While watching professional sports, we’ve all seen our fair share of players that were absolute busts, especially in the NBA. It can be disheartening to see a player just flat out fall on his face once entering the league, but others simply showed flashes of potential, but didn’t quite live up to the hype that surrounded them. These are the types of players that you can’t really call busts, but you can still be a bit disappointed.
Today, we look back at some of those players that looked like they were well on their way to being considered among the all-time greats, only to come up short. Whether it was because of injuries, a change of scenery that didn’t work out or simply getting lazy after a big payday, these are the players that peaked early and then came crashing down to Earth.
Your memories of some of these players might be very fond, especially if you grew up watching the NBA in the 1990s. Just know that nostalgia might have made you remember these players being better than they actually were. With that said, here’s a trip down memory lane where we catch up with 15 would-be NBA superstars, and seeing what they’re up to today.
15 Arvydas Sabonis
A Lithuanian legend, Arvydas Sabonis was a 7’3” center that dominated Europe, and was eventually the 24th overall selection by Portland back in 1986. It would be nearly a decade later when we finally saw him in the NBA, however, as he had injuries and was blocked from the NBA. Sabonis debuted in the 1995-96 season, averaging 14.5 points, 8.1 rebounds and 1.8 assists per game. His best season came two years later when he averaged a double-double per game at 16 points and 10 rebounds.
Sabonis would see his numbers drop as he got into his mid 30’s, playing just four more seasons with Portland. Sabonis wrapped up his NBA time after the 2002-03 season and headed back to Europe to play one more year. Sabonis would become the president of the Lithuanian Basketball Federation in October 2011, and has remained with the position outside of an eight day resignation in 2013.
14 Danny Manning
After helping Kansas win the NCAA title in 1988, the Los Angeles Clippers made Jayhawks star Danny Manning the top overall pick that summer. Manning had a strong rookie campaign, but wouldn’t see big improvements for the next few years. Then in the 1992-93 and 1993-94 seasons, Manning looked like he was going to be dominant with more than 20 points and six rebounds per game.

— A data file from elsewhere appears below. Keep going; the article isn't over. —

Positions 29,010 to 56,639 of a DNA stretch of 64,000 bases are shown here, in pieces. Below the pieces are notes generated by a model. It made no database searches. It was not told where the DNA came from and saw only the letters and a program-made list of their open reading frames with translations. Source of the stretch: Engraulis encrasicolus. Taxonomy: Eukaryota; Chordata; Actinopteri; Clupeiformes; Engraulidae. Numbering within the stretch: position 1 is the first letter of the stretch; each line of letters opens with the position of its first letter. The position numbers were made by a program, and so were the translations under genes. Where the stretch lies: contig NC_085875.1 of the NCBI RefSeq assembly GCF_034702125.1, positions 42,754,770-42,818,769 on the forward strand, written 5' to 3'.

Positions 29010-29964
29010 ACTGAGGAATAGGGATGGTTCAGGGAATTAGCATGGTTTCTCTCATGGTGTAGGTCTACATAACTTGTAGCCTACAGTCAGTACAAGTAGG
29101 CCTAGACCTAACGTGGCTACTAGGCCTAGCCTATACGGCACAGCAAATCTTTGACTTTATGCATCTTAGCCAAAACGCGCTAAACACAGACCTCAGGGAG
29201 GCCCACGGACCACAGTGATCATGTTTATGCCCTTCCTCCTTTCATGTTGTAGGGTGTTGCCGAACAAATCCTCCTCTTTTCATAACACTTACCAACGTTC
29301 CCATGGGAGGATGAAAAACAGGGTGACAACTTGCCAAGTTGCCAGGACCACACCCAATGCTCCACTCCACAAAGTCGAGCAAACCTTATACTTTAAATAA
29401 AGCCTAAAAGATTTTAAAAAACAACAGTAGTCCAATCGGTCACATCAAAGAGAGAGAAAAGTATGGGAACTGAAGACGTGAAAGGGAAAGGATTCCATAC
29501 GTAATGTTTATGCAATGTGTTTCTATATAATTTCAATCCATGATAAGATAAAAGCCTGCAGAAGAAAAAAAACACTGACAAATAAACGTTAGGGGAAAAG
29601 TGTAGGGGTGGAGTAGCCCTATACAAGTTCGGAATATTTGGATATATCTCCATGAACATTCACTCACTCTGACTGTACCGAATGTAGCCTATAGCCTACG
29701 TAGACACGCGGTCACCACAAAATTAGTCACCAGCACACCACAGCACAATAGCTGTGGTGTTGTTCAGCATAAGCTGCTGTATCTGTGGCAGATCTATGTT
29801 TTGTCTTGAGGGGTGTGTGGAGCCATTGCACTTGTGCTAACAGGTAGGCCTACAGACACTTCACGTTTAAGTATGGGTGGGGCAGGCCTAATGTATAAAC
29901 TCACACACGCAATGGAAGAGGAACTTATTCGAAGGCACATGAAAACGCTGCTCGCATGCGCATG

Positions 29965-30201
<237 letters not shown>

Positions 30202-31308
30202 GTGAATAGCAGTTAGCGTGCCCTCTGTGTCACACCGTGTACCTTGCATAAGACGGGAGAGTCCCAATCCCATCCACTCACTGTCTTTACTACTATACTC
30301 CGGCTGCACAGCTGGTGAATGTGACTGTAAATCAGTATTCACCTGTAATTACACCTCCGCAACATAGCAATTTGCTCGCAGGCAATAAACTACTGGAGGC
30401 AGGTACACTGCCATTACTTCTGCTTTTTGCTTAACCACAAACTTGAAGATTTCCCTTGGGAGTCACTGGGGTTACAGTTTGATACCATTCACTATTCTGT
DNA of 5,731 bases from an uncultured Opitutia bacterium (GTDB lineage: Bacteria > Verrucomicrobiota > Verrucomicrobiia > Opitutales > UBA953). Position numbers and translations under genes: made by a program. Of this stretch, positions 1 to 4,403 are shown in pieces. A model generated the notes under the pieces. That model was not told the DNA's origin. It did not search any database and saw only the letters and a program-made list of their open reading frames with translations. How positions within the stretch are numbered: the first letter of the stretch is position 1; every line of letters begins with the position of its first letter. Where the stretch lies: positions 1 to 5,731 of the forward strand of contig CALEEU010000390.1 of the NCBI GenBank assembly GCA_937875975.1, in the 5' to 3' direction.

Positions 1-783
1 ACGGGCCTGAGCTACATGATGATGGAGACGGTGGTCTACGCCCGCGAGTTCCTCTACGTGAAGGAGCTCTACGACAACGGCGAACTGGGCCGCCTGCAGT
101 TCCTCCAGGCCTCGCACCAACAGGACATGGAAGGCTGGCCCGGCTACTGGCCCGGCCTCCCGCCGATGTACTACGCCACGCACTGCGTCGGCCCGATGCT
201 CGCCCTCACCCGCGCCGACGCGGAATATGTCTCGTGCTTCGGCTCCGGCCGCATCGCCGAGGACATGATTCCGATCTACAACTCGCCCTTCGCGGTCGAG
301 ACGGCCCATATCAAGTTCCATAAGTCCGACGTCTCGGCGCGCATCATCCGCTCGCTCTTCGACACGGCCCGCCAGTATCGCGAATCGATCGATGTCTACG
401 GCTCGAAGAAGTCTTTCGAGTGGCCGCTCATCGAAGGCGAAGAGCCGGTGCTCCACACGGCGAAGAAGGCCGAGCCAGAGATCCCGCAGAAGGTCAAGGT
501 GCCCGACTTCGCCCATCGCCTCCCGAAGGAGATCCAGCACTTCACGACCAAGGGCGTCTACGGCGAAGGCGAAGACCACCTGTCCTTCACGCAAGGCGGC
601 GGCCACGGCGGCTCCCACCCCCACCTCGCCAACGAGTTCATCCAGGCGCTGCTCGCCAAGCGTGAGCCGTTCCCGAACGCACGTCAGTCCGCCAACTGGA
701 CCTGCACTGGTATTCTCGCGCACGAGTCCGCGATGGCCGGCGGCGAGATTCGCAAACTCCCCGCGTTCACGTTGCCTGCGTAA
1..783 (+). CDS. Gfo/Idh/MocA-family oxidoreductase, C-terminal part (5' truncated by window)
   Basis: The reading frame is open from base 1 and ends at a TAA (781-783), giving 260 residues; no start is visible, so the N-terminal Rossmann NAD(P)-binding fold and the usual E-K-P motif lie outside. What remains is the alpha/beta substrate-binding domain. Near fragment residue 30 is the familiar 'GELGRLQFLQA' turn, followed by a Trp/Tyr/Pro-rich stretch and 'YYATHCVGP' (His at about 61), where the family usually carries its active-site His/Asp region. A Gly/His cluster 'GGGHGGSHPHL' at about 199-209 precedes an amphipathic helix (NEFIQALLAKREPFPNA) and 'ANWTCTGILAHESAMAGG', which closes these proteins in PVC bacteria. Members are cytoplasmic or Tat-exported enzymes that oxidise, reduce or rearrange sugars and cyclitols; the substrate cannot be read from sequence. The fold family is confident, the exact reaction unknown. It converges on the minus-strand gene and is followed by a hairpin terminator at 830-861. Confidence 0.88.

The success was short lived, as his numbers took a sharp decline and he was below double-digits in scoring by the late 1990s. Manning played with seven different teams in his career, calling it quits after the 2002-03 season. Manning turned his attention to coaching, heading back to his alma mater from 2003 to 2012, then becoming the head coach of Tulsa for two seasons before landing the Wake Forest head coaching job where he is today.
13 Darko Milicic
The front of the 2003 NBA Draft was absolutely loaded, and the top five consisted of LeBron James, Carmelo Anthony, Chris Bosh and Dwyane Wade. The only one that isn’t headed to the Hall of Fame is Darko Milicic, the second overall pick by Detroit. Despite a slow start, Milicic showed some improvement, but never lived up to the potential of the 2003 NBA Draft class.
Overall, Milicic played for six teams during his NBA career, making his final appearance in the 2012-13 season with one game as a Boston Celtic. Milicic decided to turn his attention to kickboxing, and then flirted with the idea of heading back to European basketball before retiring for good. These days, he’s back in Serbia and working as a farmer after making more than $52 million in the NBA.